We tried to identify the university’s ethical stance, and to reason about what the ethical issues were. For example, did the university owe a duty of care to a vulnerable population -- 18-year-olds leaving home for the first time, a kind of in loco parentis -- or were these “adults” who had the maturity and knowledge as the well as the legal right to determine their choice themselves? This was one of many cases that provided the opportunity to discuss the difference between legality and morality. Did the decision represent what I call “structural immorality” -- misaligned organizational conditions or processes that put institutional integrity at risk? We examined the objections raised by external observers, and the language of Berkeley’s responses, for evidence and quality of reasoning. Berkeley did not fare well on this rhetorical analysis in its early defenses.No doubt this was a rewarding learning experience for students. Robbins notes that student interest only intensified as UC Berkeley modified the program in the face of criticism.
Robbins found a great example, one that students are likely to relate to and intuitively understand. I had a similar experience several years ago when I assigned students an essay in which they had to describe the university's policies concerning the privacy of student information. I asked students to investigate what rights they had with respect to their educational and enrollment records, their disciplinary and/or campus police records, their Internet usage and searches, their medical or psychological services records, etc. As I recall, students were sharply divided about the university's policies, with some thinking the university's policies were much too lenient in who could access this information and why, whereas others thought the university went overboard in trying to protect student privacy.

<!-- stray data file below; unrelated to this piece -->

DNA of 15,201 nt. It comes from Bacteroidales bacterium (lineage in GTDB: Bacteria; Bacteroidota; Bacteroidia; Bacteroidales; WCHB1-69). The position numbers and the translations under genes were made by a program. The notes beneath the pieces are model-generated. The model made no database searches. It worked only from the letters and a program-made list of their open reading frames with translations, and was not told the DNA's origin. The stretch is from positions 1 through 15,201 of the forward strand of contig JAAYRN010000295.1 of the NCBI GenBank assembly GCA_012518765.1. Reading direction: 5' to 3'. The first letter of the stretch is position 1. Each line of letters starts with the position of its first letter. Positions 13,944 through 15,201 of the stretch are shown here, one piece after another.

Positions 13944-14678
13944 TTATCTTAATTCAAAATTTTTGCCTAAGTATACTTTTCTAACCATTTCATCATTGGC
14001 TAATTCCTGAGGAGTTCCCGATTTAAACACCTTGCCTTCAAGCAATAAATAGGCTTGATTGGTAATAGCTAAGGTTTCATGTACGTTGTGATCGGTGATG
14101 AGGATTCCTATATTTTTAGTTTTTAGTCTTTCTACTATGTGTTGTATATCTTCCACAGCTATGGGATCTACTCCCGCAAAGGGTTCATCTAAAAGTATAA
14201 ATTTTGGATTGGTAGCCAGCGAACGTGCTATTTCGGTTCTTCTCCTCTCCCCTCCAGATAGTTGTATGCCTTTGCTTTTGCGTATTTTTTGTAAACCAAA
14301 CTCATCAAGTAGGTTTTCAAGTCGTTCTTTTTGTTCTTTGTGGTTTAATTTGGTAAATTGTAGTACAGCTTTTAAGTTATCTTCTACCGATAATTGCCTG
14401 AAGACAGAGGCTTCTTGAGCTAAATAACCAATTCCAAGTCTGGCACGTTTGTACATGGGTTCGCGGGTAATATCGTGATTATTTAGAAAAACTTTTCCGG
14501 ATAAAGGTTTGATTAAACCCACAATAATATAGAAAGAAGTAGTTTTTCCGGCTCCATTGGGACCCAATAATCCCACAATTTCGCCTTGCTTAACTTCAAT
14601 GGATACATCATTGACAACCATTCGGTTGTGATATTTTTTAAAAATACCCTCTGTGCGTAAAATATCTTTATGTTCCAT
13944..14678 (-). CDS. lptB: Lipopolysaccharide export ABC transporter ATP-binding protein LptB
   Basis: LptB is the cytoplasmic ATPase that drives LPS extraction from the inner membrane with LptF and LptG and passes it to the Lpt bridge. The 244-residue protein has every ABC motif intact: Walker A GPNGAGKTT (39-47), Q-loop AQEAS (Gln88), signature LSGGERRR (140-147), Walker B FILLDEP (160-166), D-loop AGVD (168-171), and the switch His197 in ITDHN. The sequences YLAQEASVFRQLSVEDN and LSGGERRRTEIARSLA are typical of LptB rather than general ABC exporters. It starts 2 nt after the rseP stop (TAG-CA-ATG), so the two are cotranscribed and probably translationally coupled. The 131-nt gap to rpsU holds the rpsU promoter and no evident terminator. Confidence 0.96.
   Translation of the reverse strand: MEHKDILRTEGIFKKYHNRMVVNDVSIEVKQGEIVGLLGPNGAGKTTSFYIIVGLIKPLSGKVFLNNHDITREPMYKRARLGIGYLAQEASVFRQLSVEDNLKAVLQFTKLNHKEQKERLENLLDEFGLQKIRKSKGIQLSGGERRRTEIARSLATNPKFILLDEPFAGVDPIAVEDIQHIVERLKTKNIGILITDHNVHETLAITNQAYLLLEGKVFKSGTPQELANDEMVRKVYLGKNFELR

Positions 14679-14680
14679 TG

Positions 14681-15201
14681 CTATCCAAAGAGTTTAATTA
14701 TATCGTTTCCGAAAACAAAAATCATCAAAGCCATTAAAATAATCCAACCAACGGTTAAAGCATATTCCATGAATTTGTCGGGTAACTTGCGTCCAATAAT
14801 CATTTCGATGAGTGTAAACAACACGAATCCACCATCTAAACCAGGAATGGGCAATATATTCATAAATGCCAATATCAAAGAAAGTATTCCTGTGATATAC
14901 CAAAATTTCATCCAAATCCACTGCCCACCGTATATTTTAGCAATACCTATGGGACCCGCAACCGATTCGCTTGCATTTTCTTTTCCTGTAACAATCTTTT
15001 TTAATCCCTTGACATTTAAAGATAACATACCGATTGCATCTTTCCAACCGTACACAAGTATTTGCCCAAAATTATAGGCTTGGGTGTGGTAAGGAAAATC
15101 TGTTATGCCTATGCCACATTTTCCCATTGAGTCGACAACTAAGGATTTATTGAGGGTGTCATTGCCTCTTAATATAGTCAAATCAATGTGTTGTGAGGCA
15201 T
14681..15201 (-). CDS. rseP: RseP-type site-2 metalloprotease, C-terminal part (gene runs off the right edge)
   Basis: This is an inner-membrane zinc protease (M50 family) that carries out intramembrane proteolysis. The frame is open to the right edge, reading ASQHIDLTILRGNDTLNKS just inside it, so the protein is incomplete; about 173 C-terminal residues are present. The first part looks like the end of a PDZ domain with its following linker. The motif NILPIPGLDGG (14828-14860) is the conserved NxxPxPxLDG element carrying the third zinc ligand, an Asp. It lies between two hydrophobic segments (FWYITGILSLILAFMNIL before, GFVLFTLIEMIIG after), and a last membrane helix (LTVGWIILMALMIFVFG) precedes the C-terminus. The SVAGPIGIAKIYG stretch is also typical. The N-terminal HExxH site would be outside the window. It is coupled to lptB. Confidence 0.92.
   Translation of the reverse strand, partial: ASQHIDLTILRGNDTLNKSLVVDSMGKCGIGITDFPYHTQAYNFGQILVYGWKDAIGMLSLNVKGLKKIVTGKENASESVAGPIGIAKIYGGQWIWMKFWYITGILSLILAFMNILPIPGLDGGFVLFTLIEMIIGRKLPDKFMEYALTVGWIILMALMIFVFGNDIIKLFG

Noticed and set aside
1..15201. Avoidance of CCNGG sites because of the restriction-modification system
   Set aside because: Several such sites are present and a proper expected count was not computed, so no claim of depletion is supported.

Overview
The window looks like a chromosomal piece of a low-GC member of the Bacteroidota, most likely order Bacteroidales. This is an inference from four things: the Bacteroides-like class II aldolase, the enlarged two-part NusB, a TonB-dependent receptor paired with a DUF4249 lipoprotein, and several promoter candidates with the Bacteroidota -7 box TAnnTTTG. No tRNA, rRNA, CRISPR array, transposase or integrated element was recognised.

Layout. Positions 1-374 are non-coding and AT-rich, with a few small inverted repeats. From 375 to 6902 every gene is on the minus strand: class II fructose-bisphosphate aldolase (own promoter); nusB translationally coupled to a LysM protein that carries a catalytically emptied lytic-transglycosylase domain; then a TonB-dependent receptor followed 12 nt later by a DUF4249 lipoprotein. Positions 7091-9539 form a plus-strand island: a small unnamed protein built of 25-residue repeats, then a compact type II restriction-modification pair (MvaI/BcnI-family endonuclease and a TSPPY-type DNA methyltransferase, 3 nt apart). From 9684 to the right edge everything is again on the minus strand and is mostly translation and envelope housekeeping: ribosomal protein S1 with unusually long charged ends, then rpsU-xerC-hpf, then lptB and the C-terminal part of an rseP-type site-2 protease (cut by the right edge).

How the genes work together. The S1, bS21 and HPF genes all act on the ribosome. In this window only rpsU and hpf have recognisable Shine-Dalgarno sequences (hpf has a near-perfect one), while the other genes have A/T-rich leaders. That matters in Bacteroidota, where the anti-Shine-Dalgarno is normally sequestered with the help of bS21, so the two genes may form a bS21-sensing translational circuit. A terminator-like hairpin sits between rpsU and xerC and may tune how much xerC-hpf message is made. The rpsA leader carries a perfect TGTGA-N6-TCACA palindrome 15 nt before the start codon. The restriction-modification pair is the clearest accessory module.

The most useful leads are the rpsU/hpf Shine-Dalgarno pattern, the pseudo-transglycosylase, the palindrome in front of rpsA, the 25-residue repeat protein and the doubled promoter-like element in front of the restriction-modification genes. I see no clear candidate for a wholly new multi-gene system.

This suggests that universities themselves are excellent 'ethics labs,' chock full of interesting questions that students are likely to be motivated to think about. Here are some others I thought of:
- information technology ethics: using university servers to download illegal material, create entrepreneurial content, etc.
- sexual ethics: acquaintance rape, tolerance of gays and lesbians on campus, etc.
- distributive justice: how should scarce campus goods (parking spaces, spots in prestigious academic majors, etc.) be distributed
- environmental ethics: the university's carbon footprint, etc.
- academic ethics: plagiarism, research use of human subjects, etc.